Obama started the campaign with a slew of electoral vote-rich coastal states like New York and California already in his win column. From the outset, Romney faced fewer paths to cobbling together the state-by-state victories needed to reach the magic number.

It's grown even narrower in recent weeks, as Romney has seen his standing slip in polls in Ohio, with 18 electoral votes, and Iowa, with six. That forced him to abandon plans to try to challenge Obama on traditionally Democratic turf so he could redouble his efforts in Ohio and Iowa, as well as Colorado, Florida, New Hampshire, North Carolina, Nevada and Virginia.

Romney is hoping that come Election Day, on-the-fence voters tip his way. But there are hurdles there, too.

Early voting is under way in dozens of states, and national and key state surveys show undecided voters feel more favourably toward Obama than Romney.

Ohio edge

The Republican is in a tight battle with Obama in Florida, as well as in Colorado, North Carolina and Nevada.

But Ohio's shifting landscape illustrates Romney's troubles over the past few weeks.

Republicans and Democrats agree that Obama's solid lead in public and private polling in the state is for real. Over the past month, the president has benefited from an improving economic situation in the state; its 7.2% unemployment rate is below the 8.1% national average.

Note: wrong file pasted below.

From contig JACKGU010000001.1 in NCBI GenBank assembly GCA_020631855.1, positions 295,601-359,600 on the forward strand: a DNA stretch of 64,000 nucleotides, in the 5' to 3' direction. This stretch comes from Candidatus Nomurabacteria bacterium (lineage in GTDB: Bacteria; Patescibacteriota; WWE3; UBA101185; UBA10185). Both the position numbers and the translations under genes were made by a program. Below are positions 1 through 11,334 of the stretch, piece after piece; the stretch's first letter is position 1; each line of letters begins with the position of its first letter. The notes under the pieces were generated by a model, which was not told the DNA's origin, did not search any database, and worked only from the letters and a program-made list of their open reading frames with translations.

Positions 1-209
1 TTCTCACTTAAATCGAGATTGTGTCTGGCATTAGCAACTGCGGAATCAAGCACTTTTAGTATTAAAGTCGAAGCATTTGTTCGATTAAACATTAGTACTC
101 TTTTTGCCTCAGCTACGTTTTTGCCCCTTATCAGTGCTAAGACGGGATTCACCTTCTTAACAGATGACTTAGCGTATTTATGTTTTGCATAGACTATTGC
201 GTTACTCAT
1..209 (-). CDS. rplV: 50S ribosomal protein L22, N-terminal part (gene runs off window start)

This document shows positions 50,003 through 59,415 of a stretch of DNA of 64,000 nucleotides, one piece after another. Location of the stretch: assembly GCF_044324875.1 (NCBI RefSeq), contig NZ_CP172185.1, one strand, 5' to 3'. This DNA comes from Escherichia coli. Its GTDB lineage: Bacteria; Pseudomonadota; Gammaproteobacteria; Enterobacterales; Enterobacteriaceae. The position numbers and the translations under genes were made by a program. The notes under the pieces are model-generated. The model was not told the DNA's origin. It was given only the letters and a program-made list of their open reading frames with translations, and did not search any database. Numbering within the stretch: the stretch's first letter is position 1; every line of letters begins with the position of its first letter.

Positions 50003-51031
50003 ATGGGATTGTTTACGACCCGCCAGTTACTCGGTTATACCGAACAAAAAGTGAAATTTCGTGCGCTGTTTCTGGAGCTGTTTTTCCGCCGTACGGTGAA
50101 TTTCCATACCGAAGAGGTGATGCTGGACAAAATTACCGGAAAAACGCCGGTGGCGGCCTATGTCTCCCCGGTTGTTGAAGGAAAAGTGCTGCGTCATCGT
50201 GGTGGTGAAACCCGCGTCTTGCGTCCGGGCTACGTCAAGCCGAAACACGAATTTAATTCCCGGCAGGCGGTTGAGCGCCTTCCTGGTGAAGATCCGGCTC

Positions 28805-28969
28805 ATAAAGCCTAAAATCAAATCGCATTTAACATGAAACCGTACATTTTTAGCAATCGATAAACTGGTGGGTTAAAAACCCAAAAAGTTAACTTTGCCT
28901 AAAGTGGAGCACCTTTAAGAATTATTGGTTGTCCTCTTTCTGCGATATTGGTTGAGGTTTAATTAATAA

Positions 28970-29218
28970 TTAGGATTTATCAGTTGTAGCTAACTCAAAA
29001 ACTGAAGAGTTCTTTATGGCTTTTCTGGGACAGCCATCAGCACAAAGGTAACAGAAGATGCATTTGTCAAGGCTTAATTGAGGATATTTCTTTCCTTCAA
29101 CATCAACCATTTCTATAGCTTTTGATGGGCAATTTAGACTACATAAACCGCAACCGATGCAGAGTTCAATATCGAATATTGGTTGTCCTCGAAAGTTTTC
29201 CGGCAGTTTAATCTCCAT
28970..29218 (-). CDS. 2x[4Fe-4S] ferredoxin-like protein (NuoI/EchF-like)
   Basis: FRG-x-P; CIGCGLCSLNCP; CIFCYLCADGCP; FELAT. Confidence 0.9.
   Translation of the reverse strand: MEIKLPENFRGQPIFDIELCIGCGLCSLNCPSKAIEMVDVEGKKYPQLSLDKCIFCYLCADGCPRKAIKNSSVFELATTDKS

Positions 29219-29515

Obama's team also attributes his Ohio edge to the auto industry bailout and General Motors plant expansions in eastern Ohio.

Obama and his campaign have hammered Romney on his tax policies, arguing that the former Massachusetts governor favours the rich while the president is a defender of everyone else.

The president has seen the same good fortune in Iowa. A poll released on Saturday by The Des Moines Register illustrates his advantage, showing Obama with 49%t to 45% for Romney. The margin of error was plus or minus 3.5 percentage points.

"It's a direct result of the time and resources he's been forced to spend here," Iowa Republican strategist John Stineman said.

Indeed, Obama intently focused on the state ahead of an early voting period that began last week. He campaigned in Iowa aggressively this summer and dumped in a ton of TV advertising, much of it depicting Romney as wealthy and out-of-touch with working Americans.

Obama doesn't just have the wind at his back in those states.

Sign of trouble

The president also appears to be in stronger shape than Romney in Virginia, which has 13 electoral votes, and in New Hampshire, with four votes, even though Romney vacations often in the northeastern state where he has a lakeside home.

Romney and his allies are being outspent in that state considerably, a sign of trouble for the Republican challenger.

Underscoring his challenges, Romney also has been forced to spend millions of dollars a week defending himself in North Carolina, a Republican-leaning state that's more conservative than most of the states that will decide the election.